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Dirk Philipsen, Associate Research Professor  

Office Location: Sanford School of Public Policy, 201 Science Dr (Room 114), Durham, NC 27708
Office Phone: (919) 613-7342
Duke Box: 90245
Email Address: dirk.philipsen@duke.edu
Web Page: http://DirkPhilipsen.com

Areas of Expertise

    Education:
    Ph.D., Duke University, 1992
    M.A., Duke University, 1987
    M.A., Free University of Berlin (Germany), 1986

    Teaching (Spring 2023):

    • Housecs 59.19, House course (sp top) Synopsis
      Perkins 060, W 07:00 PM-08:30 PM
    • Pubpol 302d.002, Pol choice/val conflict Synopsis
      Sanford 03, TuTh 10:15 AM-11:30 AM
    • Pubpol 546.01, Well-being economics Synopsis
      Rubenstein 153, M 01:45 PM-04:15 PM

    Office Hours:
    Sanford School of Public Policy
    Sanford Bldg, Room 114

    Mo: 3:30 to 5:00
    T/Th: 1:30 to 3:00

    Recent Publications   (More Publications)

    1. Philipsen, D. "What Counts—Why Growth Economics is Failing Us." Journal of Consumer Culture (January, 2022). [doi]  [abs]
    2. Crichlow, MA; Philipsen, D. "Introduction: Moral and Market disordering in the time of Covid-19." Cultural Dynamics 33.3 (August, 2021): 145-161. [doi]  [abs]
    3. Philipsen, D. "The tragedy of the private: Theft, property, and the loss of a commons." Cultural Dynamics 33.3 (August, 2021): 163-173. [doi]  [abs]
    4. Philipsen, D. "“Beyond GDP – The Economics of Wellbeing”." Routledge Handbook of Global Sustainability Governance. Ed. Kalfagianni, A; Hayden, A Routledge, October, 2019  [abs]
    5. Philipsen, D. "Enduring shortcomings." Cultural Dynamics 28.2 (July, 2016): 241-246. [doi]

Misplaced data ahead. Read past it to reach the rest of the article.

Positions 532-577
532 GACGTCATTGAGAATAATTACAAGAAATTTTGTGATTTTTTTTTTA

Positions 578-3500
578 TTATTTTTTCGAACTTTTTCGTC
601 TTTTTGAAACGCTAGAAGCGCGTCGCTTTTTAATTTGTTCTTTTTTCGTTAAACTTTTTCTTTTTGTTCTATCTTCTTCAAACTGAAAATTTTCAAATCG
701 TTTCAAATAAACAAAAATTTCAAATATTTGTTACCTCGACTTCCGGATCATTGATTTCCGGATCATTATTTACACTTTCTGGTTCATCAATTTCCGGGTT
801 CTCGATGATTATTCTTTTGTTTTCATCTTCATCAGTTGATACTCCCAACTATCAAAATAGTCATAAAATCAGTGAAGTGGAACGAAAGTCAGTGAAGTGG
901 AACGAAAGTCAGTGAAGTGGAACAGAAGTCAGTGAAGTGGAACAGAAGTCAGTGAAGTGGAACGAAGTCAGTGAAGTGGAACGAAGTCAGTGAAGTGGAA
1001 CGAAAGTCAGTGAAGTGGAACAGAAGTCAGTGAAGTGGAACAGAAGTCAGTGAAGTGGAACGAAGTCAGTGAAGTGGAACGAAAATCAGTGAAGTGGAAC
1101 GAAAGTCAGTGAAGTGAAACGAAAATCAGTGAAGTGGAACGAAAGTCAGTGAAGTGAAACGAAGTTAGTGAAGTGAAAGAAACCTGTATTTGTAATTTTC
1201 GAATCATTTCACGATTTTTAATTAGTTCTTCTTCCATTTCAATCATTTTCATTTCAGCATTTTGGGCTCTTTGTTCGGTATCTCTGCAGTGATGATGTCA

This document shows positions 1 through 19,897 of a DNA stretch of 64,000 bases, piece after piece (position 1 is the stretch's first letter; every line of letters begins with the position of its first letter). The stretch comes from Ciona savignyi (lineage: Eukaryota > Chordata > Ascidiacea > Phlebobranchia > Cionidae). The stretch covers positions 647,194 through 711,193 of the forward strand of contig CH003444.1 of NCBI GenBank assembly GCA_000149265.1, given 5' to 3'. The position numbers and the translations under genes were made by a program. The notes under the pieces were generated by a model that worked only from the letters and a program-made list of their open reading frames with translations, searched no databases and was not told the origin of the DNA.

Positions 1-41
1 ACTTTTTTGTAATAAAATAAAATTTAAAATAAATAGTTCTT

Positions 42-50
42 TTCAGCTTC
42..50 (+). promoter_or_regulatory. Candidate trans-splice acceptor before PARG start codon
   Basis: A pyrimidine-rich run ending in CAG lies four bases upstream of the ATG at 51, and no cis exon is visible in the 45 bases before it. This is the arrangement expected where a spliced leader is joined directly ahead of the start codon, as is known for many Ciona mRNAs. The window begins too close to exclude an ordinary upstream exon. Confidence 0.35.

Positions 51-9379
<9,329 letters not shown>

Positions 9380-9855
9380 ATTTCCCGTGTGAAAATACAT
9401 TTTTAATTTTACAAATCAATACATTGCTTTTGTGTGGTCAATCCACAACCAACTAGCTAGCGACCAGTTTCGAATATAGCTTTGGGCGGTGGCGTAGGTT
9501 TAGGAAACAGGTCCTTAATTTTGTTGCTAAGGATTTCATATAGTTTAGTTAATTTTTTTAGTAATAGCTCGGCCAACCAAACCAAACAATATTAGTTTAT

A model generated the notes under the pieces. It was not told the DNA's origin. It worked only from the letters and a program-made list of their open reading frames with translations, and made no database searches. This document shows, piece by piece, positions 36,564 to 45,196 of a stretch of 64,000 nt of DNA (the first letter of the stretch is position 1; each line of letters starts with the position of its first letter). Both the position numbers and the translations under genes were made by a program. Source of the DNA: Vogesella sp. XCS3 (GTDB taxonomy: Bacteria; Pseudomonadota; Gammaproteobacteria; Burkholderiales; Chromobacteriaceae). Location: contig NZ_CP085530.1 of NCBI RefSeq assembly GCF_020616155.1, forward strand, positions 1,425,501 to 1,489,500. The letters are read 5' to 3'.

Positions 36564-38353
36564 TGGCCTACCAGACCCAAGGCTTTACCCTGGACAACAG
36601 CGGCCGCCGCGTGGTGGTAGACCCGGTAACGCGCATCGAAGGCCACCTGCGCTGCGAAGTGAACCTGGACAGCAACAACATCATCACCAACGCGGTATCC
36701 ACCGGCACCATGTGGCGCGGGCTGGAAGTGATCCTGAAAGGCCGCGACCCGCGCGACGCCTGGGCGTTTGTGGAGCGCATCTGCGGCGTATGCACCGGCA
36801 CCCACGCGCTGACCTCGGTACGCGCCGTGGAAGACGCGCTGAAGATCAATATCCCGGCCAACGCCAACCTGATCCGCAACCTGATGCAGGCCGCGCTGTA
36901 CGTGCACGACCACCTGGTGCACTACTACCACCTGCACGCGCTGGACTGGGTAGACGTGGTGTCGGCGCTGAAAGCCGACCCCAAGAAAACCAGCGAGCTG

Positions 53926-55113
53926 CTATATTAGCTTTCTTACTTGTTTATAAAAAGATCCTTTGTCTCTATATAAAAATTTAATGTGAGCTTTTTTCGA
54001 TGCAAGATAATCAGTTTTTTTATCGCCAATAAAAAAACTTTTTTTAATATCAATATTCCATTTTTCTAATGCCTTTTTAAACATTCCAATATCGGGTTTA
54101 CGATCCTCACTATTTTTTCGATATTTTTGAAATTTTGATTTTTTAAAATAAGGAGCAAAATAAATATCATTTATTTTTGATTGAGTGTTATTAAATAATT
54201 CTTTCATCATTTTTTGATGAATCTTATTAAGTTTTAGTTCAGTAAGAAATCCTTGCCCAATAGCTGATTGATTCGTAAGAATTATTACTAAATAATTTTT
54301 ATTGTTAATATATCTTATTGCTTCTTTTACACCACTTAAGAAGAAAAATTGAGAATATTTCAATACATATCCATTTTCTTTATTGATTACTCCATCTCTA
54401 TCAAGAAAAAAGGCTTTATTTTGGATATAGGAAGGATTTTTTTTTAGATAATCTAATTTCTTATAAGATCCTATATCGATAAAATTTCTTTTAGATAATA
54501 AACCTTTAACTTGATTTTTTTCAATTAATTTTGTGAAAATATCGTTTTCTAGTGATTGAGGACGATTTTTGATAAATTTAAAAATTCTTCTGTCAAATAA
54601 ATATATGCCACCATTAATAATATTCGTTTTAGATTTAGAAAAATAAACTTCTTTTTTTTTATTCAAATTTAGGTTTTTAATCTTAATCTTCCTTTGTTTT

Highlight:
    Dirk Philipsen is an economic historian and political economist at the Sanford School of Public Policy and the Department of History.  He also serves as Senior Fellow at the Kenan Institute for Ethics, and director of both the Regenerative Futures Lab and the Build a Better World Focus program at Duke University. His work and teaching is focused on underlying structural requirements for wellbeing of people and planet.  His research includes economic metrics, the history of capitalism, the role of private property, and the promises of a revitalized commons. 

    Raised in Germany and educated in both Germany and the United States, he received a BA in economics (College for Economics, Berlin, 1982), an MA in American Studies (John F. Kennedy Institute, Free University Berlin, 1987), and a Ph.D in American Social and Economic History (Duke University, 1992). He has taught at Duke University, Virginia Commonwealth University, and Virginia State University. For ten years, he served as Director of the Institute for the Study of Race Relations at Virginia State University, which he founded in 1997. 


    Dirk Philipsen has received fellowships from the National Endowment for the Humanities, the Andrew Mellon Foundation, the Franklin Humanities Center at Duke, and the Virginia Foundation for the Humanities. He has published on the history of modern capitalism, economic growth, the commons, movements for social and economic justice, as well as race and race relations. His first book, We Were the People, chronicles the collapse of communism in East Germany and was published by Duke University Press. Recently, he served as editor and contributor to a volume on Green Business, published by SAGE. His latest work is published by Princeton University Press under the title The Little Big Number – How GDP Came to Rule the World, And What to Do About It (Spring 2015.)

    Dirk Philipsen